protected virtual void InformingView_NotifyEvent(object sender, GenericEventArgs e)
{
	var presenter = e.Camel as FrameworkElement;
	if (presenter != null)
	{ //it is  a FrameElement which means it contains Tag
		var names = presenter.Tag as string; //read the Tag
		if (string.IsNullOrEmpty(names) == false)
		{ //it contains a string lets process it
			e.Handled = true; //tell overriding handlers that 
					//I handled the event.
			var separators = new[] {'[', ']', ' '};
			names = names.Trim(separators);
			var saNames = names.Split(separators, 
				StringSplitOptions.RemoveEmptyEntries);
			ModelViewRelation mvr = null;
			switch (saNames.Length)
			{
				case 1: //this VM will bo bound to the View
					mvr = new ModelViewRelation
					("Dynamic View", saNames[0], "this");
					break;
				case 2: //create a new V and VM
					mvr = new ModelViewRelation
					("Dynamic View", saNames[0], saNames[1]);
					break;
			}
			CreateAndInject.CreateAndBindViewAndViewModel
					(mvr, InjectTheView, presenter, this);
		}
	}
}

Since this handler is in the base class, every class that handles that event overrides this handler. The overriding handler must first call the base handler and continue only if the base hasn’t handled it. After extracting the name/s from the tag, the code populates the ModelViewRelation. If only one name found it insert the string ‘this’ as the name of the VM – that will cause the “CreateAndInject” to skip instantiating a VM. The call to “CreateAndInject” passes the newly created ModelViewRelation, an inject-delegate (the one we looked at earlier), the presenter (the sender of the Loaded event) as the host and itself as a substitute VM (in case substituting is needed).

In this case, the VM for the new V is the existing “ClassicQueryViewModel”. If I want the new view to be able to launch a child view (see next section), I need to copy the handler for that even from “ClassicViewModel” into the “ClassicQueryViewModel”.

Launching Child View

In this demo when I click on a grid row, I want to get a details view of the CD in this row. This details view will be created using a ChildWindow. The View name is DetailsChildWindowView.xaml and the ViewModel follows the naming convention DetailsChildWindowViewModel.cs.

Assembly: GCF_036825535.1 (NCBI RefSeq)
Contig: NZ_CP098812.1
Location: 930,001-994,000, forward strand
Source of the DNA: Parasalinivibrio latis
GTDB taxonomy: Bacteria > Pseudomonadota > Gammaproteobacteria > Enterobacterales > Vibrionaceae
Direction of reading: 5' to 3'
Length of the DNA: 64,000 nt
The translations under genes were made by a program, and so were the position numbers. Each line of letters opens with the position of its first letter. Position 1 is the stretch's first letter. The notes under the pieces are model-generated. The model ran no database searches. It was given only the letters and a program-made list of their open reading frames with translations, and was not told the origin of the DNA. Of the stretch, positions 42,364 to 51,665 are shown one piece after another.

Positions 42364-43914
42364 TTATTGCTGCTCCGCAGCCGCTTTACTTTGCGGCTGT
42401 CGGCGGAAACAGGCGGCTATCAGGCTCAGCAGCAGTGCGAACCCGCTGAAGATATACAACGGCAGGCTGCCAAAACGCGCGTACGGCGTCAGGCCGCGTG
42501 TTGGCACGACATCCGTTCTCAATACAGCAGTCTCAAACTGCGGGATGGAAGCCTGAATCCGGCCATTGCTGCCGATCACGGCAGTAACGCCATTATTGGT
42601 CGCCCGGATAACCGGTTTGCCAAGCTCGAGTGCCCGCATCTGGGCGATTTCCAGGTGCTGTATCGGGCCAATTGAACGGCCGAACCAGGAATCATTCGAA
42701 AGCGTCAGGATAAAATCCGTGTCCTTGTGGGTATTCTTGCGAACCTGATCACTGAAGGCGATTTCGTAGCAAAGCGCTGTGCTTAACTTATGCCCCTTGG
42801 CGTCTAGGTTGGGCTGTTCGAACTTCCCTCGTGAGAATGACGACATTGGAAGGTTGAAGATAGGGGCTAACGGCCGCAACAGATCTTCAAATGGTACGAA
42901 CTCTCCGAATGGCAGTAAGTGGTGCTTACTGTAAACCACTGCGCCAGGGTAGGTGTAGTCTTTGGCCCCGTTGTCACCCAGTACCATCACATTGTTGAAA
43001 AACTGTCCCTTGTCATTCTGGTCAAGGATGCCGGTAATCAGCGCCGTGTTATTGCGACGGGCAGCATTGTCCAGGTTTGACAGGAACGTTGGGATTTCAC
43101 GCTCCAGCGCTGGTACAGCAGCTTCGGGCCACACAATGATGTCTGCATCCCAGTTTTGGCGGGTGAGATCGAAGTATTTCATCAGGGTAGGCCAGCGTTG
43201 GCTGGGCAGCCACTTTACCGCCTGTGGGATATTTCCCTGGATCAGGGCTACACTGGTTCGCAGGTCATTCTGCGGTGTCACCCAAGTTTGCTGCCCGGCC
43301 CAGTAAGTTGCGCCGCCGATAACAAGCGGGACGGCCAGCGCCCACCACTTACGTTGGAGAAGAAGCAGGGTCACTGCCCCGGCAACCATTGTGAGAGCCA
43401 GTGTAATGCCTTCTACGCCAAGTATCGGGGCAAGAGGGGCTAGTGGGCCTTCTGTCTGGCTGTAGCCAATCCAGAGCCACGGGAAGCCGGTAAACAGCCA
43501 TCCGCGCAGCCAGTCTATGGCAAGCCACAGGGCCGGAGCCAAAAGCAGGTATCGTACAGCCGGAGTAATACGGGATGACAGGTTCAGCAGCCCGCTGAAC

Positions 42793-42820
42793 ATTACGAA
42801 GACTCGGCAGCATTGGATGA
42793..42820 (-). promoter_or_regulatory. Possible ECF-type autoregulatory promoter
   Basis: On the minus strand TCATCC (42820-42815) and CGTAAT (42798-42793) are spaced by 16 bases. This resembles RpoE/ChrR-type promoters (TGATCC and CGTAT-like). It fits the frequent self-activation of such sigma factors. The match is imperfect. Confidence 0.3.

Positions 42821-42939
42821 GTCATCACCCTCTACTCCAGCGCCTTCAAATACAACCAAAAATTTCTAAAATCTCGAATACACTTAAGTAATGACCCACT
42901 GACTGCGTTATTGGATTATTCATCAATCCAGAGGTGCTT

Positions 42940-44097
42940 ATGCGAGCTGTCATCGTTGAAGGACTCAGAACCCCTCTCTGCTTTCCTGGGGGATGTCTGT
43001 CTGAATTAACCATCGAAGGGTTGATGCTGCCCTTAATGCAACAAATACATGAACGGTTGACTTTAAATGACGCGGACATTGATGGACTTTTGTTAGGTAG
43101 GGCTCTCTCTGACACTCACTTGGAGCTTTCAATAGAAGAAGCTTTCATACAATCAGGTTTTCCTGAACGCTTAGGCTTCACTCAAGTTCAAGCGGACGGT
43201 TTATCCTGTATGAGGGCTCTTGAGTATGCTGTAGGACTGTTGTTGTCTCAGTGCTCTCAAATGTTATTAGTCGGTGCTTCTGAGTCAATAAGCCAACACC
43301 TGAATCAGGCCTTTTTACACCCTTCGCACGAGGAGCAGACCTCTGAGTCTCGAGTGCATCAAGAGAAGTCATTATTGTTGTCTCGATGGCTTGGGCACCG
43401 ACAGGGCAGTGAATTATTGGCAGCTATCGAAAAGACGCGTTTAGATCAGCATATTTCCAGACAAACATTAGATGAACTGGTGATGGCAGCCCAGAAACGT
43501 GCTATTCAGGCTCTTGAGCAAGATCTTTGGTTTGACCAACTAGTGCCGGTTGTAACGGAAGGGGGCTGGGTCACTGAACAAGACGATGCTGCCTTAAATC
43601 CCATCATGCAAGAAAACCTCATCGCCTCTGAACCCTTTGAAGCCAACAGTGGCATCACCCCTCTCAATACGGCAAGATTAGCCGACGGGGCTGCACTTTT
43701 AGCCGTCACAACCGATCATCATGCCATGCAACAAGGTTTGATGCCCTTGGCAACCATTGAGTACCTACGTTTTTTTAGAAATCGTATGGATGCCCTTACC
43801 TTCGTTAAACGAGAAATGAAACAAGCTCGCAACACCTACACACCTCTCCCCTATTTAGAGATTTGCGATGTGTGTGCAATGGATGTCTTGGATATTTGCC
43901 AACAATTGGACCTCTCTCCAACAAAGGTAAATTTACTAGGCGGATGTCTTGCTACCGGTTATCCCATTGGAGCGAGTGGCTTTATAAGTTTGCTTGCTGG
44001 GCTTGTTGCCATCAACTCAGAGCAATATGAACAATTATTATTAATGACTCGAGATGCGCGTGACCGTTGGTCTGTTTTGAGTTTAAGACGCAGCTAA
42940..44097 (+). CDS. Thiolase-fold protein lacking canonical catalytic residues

This is a case where the VM gets the data injected into it (indirectly) by the launching VM I’ll use the ClassicViewModel as the launching one. Another difference is that this V-VM is hosted by no other view I was tempted to call it floating view but ChildWindow may be closer to the truth. The fact that this view has no host is not a problem really, since the Injector will know what to do.

Let me recap: I click on a row, SelectionChanged event is fired, event is handled by the code behind, launching a V-VM, inject the selected–row-details into the launched V-VM, and show the view.

Here is DataGrid portion of the XAML of the ClassicView.xaml:

<sdk:DataGrid	AutoGenerateColumns="True"
			HorizontalAlignment="Left"
			Margin="5"
			VerticalAlignment="Top"
			Grid.Row="1"
			ItemsSource="{Binding DataToPresent}"
			SelectionChanged="DataGrid_SelectionChanged"
			/>

Here is the handler of the SelectionChanged event in the code behind (ClassicView.xaml.cs):

private void DataGrid_SelectionChanged(object sender, SelectionChangedEventArgs e)
{
	if ((NotifyEvent != null) && (e.AddedItems.Count > 0))
	{
		NotifyEvent(sender, new GenericEventArgs(e.AddedItems[0]));
	}
}

Once it has determined there is a selected row, it passes the item (the class PresentingClassicData, which was bound through the XAML) into the GenericEventArgs and fires the NotifyEvent.

The NotifyEvent is handled by the VM – ClassicViewModel.

protected override void InformingView_NotifyEvent(object sender, GenericEventArgs e)
{
	base.InformingView_NotifyEvent(sender, e);
	if (e.Handled == true)
	{ // base class handled this event
		return;
	}
	var r = e.Camel as PresntingClassicData;
	if (r != null)
	{ //this is PresntingClassicData as expected, create ModelViewRelation
		var mvvmDef = new ModelViewRelation("Details", //name
                           "DetailsChildWindowView", //View
                           "DetailsChildWindowViewModel", //ViewModel
                           r.Details); //Injected data
		PopUpView(this, new ModelViewRelationEventArgs(mvvmDef));
	}
	var dg = sender as DataGrid;
	if (dg != null)
	{ //clear selection, so that clicking on same item again will 
	  //create SelectionChange event
		dg.SelectedItems.Clear(); 
	}
}

PopUpView is called to launch the view. The PopUpView is pushed into the BaseViewModel so every VM can use it and its injector:

public void PopUpView(object sender, ModelViewRelationEventArgs e)
{
	CreateAndInject.CreateAndBindViewAndViewModel(e.Holder, ShowDetails);
}
//The Injector